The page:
§ 5. Mr. Hamling
asked the Minister of Public Building and Works what representations have been made to him about the decision not to hold a son et lumiére performance at Hampton Court Palace this year; and what replies he has sent.
§ Mr. C. Pannell
I have received representations, but I have made a general rule that because of the disturbance to residents permission should not be given for son et lumiére at Hampton Court Palace or at similar historic places in two consecutive years.
§ Mr. Hamling
Will my right hon. Friend tell the House whether the grace-and-favour residents objected and, if so, is it not remarkable that people who live there free should object to other people who pay having their entertainment?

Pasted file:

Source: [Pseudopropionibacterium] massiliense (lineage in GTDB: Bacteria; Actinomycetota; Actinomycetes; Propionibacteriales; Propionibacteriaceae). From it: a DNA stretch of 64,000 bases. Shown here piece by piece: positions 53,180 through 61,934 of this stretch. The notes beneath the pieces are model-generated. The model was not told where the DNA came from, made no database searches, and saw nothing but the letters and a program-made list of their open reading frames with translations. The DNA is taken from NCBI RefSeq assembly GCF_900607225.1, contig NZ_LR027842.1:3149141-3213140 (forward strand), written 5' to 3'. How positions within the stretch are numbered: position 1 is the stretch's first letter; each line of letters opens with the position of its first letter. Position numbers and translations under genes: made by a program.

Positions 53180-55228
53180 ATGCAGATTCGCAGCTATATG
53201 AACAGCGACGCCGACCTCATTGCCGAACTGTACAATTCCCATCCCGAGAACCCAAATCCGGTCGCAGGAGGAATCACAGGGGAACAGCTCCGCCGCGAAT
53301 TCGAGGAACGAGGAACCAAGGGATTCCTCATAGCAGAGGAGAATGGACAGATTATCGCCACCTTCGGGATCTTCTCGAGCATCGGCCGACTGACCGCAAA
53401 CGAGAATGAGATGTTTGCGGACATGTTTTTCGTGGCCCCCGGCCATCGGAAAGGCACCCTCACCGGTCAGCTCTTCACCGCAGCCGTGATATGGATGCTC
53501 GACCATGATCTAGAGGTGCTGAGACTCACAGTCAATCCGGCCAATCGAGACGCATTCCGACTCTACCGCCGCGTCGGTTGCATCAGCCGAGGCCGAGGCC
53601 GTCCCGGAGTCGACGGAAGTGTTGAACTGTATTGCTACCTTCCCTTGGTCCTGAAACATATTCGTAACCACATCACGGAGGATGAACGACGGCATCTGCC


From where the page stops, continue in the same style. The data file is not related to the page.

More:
§ Mr. Pannell
My hon. Friend is usually fair, but I think that this supplementary question is unfair, in so far as many old people in the grace-and-favour residences have spent out their lives in the service of the State and, as a matter of fact, it is probable in many of these cases that it is we who owe them something.
§ Mr. William Hamilton
Will my right hon. Friend say how many complaints he has had about the holding of son et lumiére at Hampton Court? Will he indicate whether the people who have served the nation well and who occupy these houses include retired coal miners and steel workers, for example—or who are they?
§ Mr. Pannell
They do not include retired coal miners and steel workers, but people who serve the State are not limited to this sort of people.
§ Mr. Hamilton
In view of the very unsatisfactory answer, I beg to give notice that I shall raise the matter on the Adjournment.